This yearâ€™s home is The Anchorage, a magnificent 145-year-old Gothic Revival mansion on 19 acres off of Evergreen Road. That meant gabled roofs, high ceilings, tall windows, beautiful woodwork and moldings, plank floors and interesting interior spaces that seem to go on forever.
But the home â€“ whose tenants have included riverboat captain James Goslee, author George Madden Martin and Edward Dorsey Hobbs (for whom the city of Anchorage had originally been named, when it was Hobbs Station) â€“ had been empty and in disrepair for some time.
So the designers also found walls damaged, floors cracked and ceilings stripped to the lathe. This wasnâ€™t going to be easy.
Of course, visitors to the Show House during this monthâ€™s event will see none of this. Instead, theyâ€™ll see designersâ€™ choices of lavish furniture and accessories, lamps and antiques, all coordinated by a 33-color palette from Porter Paints called the Kentucky Collection.
The house that visitors see will have come to life, a magnificent array of stately but inviting rooms that suggest not only the homeâ€™s 19th century origin but also with touches of the 20th and even 21st centuries.
â€œAfter all,â€ said designer Kristen Pawlak, owner of Decorating Den Interiors, who designed one of the homeâ€™s bathrooms and the laundry room, â€œif this were truly a period piece there would be no shower, no water closet and no indoor plumbing.â€
Joan Whelan Waddell, of J. Waddell Interiors, took a similar approach to the private ladies parlour and adjoining bathroom on the other side of the second floor. She took an antique American Federal-style mahogany secretary with a drop-down desk from Schumann Antiques on Taylorsville Road and turned it into a modern bar.
â€œItâ€™s not a museum,â€ Waddell said, echoing Pawlak. â€œI wanted a juxtaposition between historical and contemporary, to keep it up- to-date and fresh. Contemporary pieces keep it from looking staid and predictable.â€
Like a lot of the designers, Waddell created a back story for her room. â€œThereâ€™s no denying this space is feminine,â€ the designer said. â€œI could have made it anything, but itâ€™s important to understand the historical significance of this home and pay homage to the people who lived here, to create a set of characters to design around.â€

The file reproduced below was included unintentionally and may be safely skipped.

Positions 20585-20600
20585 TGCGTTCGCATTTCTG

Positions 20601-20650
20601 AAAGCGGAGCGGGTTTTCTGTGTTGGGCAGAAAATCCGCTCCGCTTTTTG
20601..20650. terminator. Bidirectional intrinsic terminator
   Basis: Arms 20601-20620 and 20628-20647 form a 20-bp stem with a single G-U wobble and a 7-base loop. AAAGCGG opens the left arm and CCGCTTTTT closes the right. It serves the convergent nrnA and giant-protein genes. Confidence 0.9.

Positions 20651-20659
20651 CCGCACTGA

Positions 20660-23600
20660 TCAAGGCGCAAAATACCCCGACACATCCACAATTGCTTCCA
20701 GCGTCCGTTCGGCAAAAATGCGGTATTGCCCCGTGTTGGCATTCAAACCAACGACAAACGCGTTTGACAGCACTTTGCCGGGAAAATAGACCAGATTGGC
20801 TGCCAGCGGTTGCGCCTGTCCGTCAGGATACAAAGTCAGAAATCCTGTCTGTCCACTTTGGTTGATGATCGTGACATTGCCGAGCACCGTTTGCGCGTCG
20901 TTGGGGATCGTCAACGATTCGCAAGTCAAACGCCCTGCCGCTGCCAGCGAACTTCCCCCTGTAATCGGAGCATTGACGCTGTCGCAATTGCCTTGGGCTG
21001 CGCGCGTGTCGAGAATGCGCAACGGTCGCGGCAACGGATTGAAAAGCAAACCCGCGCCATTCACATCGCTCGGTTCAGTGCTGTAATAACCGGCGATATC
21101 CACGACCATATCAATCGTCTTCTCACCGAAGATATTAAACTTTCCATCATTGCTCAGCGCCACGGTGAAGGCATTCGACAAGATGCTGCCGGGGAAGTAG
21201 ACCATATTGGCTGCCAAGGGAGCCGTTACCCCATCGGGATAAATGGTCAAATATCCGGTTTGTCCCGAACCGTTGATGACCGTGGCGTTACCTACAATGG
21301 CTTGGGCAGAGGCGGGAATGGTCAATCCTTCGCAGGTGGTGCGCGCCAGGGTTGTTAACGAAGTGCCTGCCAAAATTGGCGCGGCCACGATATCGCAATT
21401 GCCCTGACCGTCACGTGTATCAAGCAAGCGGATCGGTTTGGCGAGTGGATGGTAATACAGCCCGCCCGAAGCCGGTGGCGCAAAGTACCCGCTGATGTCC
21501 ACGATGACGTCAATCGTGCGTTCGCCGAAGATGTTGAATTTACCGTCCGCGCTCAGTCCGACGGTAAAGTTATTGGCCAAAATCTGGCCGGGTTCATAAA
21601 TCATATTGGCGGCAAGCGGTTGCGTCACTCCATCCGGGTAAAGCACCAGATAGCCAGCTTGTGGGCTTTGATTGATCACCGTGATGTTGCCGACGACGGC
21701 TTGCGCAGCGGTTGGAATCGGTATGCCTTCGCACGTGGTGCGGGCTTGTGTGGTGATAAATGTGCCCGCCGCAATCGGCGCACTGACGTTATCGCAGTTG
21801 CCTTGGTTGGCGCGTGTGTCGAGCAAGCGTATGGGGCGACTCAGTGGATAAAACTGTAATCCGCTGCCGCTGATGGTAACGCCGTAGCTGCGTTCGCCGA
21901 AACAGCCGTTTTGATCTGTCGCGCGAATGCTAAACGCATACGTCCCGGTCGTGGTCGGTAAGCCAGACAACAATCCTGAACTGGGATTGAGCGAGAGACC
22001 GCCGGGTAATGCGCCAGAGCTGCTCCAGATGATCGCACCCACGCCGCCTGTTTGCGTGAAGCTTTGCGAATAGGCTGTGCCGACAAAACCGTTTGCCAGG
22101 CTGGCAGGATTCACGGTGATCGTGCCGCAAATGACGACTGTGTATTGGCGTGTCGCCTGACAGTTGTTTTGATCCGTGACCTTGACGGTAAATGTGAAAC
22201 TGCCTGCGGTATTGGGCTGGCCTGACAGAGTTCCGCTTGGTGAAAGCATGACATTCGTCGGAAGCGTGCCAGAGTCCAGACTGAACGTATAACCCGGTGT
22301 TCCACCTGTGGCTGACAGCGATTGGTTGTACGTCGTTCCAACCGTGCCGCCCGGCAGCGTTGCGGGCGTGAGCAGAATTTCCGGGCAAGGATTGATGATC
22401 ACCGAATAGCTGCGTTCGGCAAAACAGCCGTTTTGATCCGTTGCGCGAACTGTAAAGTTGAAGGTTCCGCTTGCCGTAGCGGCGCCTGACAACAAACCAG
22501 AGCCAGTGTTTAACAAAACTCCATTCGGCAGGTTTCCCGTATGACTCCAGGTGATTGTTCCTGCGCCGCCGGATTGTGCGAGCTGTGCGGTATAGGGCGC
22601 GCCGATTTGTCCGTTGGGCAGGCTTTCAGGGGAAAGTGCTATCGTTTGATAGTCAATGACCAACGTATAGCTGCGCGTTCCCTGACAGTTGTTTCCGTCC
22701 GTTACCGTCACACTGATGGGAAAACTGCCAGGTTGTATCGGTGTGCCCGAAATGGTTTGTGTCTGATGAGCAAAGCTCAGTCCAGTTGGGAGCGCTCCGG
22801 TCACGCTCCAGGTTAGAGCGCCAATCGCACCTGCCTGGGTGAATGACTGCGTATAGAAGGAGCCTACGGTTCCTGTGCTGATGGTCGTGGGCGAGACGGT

Designer Cindy Alberding Druin of The French Pleat also took a feminine approach to her first floor sitting room, right off the front door, calling it the Madden Parlour after Mrs. Atwood Martin, an early 20th century writer who took the pen name George Madden Martin because writing wasnâ€™t then considered a suitable pursuit for women.
â€œI chose to make it a music room for the ladies to do their lessons,â€ she said of the charming space with 11-foot ceilings and wood-paneled French doors. â€œI imagined Mrs. Martin would come in here to relax and think.â€
Druen said that while she began with pieces from the early 19th century she went out into the first decade of the 20th century because â€œI wanted a collection of things. Thatâ€™s how families furnish. They donâ€™t buy everything at once, they furnish over a lifetime.â€
Visitors will have plenty of chances to tour the home, listed on the National Register of Historic Places, at 804 Evergreen Road. The Show House, which benefits Bellarmine University student- aid, runs from September 7-22, from 10 a.m. to 5 p.m. on Mondays, Wednesdays, Fridays and Saturdays; 10 a.m. to 7 p.m. on Tuesdays and Thursdays; and noon to 5 p.m. on Sundays.
Designers will be available in their rooms on Tuesdays and Thursdays, 5-7 p.m.
The participating designers include: Bassett Home Furnishings; Burdorfâ€™s; Carriage House Interiors; C.C. & Co. Interiors; C. Hall Interior Design; The Closet Factory; Clovene; Colonial Designs; Creative Interiors; The Curtain Exchange; Decorating Den; Digs Home & Garden; Dwellings; Ethan Allen; Expect the Unexpected; French Pleat; Finishing Effects; Interiors by Carrie; J. Waddell; Kimura Design; Leslie Lewis & Assoc.; Reflections of You, by Amy; Steinbock Interior Design Group; Summer Classics; Tassels; and Valerie Meyer Interior Design.
There is also a cafÃ© on the premise, catered by Callahanâ€™s, and a boutique featuring an array of local suppliers, many of whom provided pieces for the designers.
Ticket prices are $15 at the door or $10 if purchased at Bassett Home Furnishings, Colonial Design, Tassels and all branches of Commonwealth Bank & Trust Co.
Photos by CHRIS HUMPHREYS | The Voice-Tribune